OR WAIT null SECS
With a unique voice, good content, patience and consistency, your practice’s social media accounts can become valuable assets.
Understandably, some physicians are resistant to the idea of professionally embracing social media. I truly believe that everyone, can find a way to make these digital platforms work for them. With a unique voice, good content, patience and consistency, your practice’s social media accounts can become valuable assets. Here are a few ways it can pay off:
Interacting with patients to the degree we’d like and fostering great doctor-patient relationships that build loyalty simply isn’t possible all the time. A 2016 study that looked at doctors across 26 specialties found that patients spent an average of 13 to 16 minutes with their doctor, per visit. This is not a lot of time to address a patient’s immediate concerns, much less build a relationship. This is where social media comes in.
Creating a comfortable, safe and educational atmosphere online that showcases your clinical expertise and creates conversations that are relevant to your patients is something that can deliver more face time with the people you serve. Welcoming feedback and supporting peer engagement is a differentiator for your practice and will help you become more relatable. It allows patients to see another side of you.
The more interesting questions your practice posts, and the more interactive the content it shares, the more likely your social pages will build a following. An active forum with patients who relate to one another (and you) will draw attention to your practice and can boost word-of-mouth referrals.
Social media gives providers a platform to post important clinical information, breaking research and inspiring stories to a larger audience. Using social media to share pertinent or helpful information can improve patient education, enhance symptom management and get patients actively involved in their health.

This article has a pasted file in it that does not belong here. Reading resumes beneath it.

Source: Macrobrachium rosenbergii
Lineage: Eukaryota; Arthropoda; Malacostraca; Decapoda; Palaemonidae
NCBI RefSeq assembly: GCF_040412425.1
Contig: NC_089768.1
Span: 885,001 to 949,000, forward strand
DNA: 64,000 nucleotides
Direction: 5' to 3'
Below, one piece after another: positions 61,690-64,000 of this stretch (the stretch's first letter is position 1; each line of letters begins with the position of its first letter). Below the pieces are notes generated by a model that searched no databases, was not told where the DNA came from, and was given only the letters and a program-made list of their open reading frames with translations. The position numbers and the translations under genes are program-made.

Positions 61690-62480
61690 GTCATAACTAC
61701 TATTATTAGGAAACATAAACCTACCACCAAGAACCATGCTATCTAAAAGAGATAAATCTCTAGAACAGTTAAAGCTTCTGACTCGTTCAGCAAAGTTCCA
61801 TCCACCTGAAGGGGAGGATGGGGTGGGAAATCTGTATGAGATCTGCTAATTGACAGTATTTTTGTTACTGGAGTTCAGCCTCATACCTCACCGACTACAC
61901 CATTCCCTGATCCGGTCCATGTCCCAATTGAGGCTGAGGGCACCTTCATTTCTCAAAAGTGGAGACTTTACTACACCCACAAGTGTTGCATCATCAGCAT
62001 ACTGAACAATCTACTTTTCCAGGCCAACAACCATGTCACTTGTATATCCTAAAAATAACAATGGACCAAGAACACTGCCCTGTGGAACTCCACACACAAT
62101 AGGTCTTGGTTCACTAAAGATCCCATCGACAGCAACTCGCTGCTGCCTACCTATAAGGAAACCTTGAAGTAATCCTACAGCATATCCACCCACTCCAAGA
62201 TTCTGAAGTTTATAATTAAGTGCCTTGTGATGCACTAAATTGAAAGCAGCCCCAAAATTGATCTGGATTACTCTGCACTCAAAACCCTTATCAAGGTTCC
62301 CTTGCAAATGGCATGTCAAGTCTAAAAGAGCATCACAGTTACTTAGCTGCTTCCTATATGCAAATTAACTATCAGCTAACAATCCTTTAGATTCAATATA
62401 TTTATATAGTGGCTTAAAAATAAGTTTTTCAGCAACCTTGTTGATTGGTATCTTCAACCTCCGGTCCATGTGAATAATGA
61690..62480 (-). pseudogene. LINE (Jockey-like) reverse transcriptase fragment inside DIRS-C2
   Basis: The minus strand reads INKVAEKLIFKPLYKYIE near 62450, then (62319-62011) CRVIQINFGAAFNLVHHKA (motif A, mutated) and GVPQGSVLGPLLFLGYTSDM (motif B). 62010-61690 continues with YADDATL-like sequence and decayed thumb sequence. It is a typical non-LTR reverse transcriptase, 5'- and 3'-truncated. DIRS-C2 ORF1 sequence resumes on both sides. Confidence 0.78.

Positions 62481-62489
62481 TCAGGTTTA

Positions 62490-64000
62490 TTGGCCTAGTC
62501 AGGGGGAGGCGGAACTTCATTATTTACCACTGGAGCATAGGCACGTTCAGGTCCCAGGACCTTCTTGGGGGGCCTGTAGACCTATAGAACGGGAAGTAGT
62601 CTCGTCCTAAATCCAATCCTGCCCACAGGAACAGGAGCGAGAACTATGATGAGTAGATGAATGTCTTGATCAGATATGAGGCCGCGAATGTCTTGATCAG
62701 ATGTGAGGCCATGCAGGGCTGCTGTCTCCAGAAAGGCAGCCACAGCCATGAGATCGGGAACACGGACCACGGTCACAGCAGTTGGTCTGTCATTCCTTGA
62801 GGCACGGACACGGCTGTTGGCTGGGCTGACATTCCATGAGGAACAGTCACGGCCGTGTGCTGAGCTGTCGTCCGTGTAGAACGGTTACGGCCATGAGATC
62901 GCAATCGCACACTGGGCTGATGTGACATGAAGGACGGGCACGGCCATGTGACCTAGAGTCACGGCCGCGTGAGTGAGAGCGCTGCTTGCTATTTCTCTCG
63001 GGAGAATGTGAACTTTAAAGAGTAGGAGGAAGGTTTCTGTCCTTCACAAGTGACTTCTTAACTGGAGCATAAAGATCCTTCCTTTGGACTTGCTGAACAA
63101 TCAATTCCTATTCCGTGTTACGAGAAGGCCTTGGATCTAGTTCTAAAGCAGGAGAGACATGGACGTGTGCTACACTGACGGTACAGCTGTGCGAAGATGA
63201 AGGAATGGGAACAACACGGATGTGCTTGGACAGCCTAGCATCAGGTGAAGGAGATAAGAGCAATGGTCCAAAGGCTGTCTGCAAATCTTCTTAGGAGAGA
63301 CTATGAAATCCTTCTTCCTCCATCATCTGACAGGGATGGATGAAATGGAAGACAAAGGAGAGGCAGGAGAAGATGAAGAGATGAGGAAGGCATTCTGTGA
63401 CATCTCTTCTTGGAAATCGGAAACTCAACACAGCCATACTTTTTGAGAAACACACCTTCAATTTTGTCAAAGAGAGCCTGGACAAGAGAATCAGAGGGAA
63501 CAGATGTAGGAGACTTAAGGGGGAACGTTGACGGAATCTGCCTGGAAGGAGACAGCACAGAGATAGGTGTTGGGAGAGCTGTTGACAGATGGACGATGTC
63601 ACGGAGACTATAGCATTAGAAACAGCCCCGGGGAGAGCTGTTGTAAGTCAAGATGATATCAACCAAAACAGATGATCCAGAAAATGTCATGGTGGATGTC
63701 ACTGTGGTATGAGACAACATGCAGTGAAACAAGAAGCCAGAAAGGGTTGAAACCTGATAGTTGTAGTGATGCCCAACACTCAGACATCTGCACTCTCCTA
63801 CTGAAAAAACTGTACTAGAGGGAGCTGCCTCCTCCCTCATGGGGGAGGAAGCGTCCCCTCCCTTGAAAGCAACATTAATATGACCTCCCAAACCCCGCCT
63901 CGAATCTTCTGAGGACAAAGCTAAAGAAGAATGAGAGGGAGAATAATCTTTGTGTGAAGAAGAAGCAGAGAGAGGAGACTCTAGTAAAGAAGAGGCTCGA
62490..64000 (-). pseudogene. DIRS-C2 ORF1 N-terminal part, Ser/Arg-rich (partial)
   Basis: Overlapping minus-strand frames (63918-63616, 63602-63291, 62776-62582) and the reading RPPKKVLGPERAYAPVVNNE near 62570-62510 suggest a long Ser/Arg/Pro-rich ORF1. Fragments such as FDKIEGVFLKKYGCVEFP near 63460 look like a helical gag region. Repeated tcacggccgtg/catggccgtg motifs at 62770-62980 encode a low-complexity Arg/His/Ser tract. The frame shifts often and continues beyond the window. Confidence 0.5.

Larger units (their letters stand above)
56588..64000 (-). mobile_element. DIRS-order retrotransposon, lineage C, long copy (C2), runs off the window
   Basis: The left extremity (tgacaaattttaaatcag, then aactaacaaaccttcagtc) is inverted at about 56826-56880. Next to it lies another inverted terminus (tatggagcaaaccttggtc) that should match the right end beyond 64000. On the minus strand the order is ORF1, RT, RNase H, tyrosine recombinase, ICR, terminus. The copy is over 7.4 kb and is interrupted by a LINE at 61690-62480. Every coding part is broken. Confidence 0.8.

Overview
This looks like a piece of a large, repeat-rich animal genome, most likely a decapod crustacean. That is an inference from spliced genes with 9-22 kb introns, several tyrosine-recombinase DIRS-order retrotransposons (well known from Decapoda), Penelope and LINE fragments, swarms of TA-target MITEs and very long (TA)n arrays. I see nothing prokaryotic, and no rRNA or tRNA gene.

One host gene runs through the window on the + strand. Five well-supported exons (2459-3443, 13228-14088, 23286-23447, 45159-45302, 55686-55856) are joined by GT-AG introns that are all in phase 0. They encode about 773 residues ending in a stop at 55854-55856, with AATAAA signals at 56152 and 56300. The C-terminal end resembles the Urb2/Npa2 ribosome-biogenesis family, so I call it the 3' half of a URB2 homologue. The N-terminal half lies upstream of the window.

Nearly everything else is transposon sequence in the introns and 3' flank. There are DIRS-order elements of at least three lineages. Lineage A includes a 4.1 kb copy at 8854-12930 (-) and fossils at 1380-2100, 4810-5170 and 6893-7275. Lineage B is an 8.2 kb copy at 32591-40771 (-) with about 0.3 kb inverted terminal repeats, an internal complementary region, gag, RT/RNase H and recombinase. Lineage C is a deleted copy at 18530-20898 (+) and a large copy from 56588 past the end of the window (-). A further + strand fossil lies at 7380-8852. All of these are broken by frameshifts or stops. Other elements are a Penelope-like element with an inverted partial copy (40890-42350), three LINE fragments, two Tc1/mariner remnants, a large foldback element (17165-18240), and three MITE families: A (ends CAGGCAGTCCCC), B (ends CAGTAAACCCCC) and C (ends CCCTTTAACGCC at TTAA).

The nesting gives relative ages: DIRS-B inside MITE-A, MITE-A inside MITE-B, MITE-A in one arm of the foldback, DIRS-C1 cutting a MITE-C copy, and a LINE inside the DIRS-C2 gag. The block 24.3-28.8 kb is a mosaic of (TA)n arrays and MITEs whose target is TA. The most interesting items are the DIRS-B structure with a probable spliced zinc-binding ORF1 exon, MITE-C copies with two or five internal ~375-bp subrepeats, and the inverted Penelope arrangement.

Giving patients more information and visuals empowers them by decreasing the fear of the unknown. The more knowledge your patients have, the better patients they will be.
Social media is a two-way communication model. As a physician, it gives you and your team the opportunity to communicate with your patients, receive valuable feedback and better understand who they are. Patients will be uninhibited when sharing what they like and dislike, because it’s an online forum. Use this to better understand your patients.
If you use this information to understand the patients you treat, you can build a practice that better meets their needs. This works both ways. Physicians can also use social media to attract the types of patients with certain interests and goals that they are most interested in treating. In this sense, by better understanding an ideal patient group and building a direct channel to reach them, a physician can tailor his or her practice to better reflect his or her own personality, business goals and to meet the market’s needs.
In contemporary healthcare, your practice’s success is dependent on both your skills as a physician and the patient’s perception of your skills. Social media is a tool that can help bridge the gap.
Nima Mehran, MD, is an orthopedic surgeon in Los Angeles. How do you use social media in your practice? Tell us at firstname.lastname@example.org.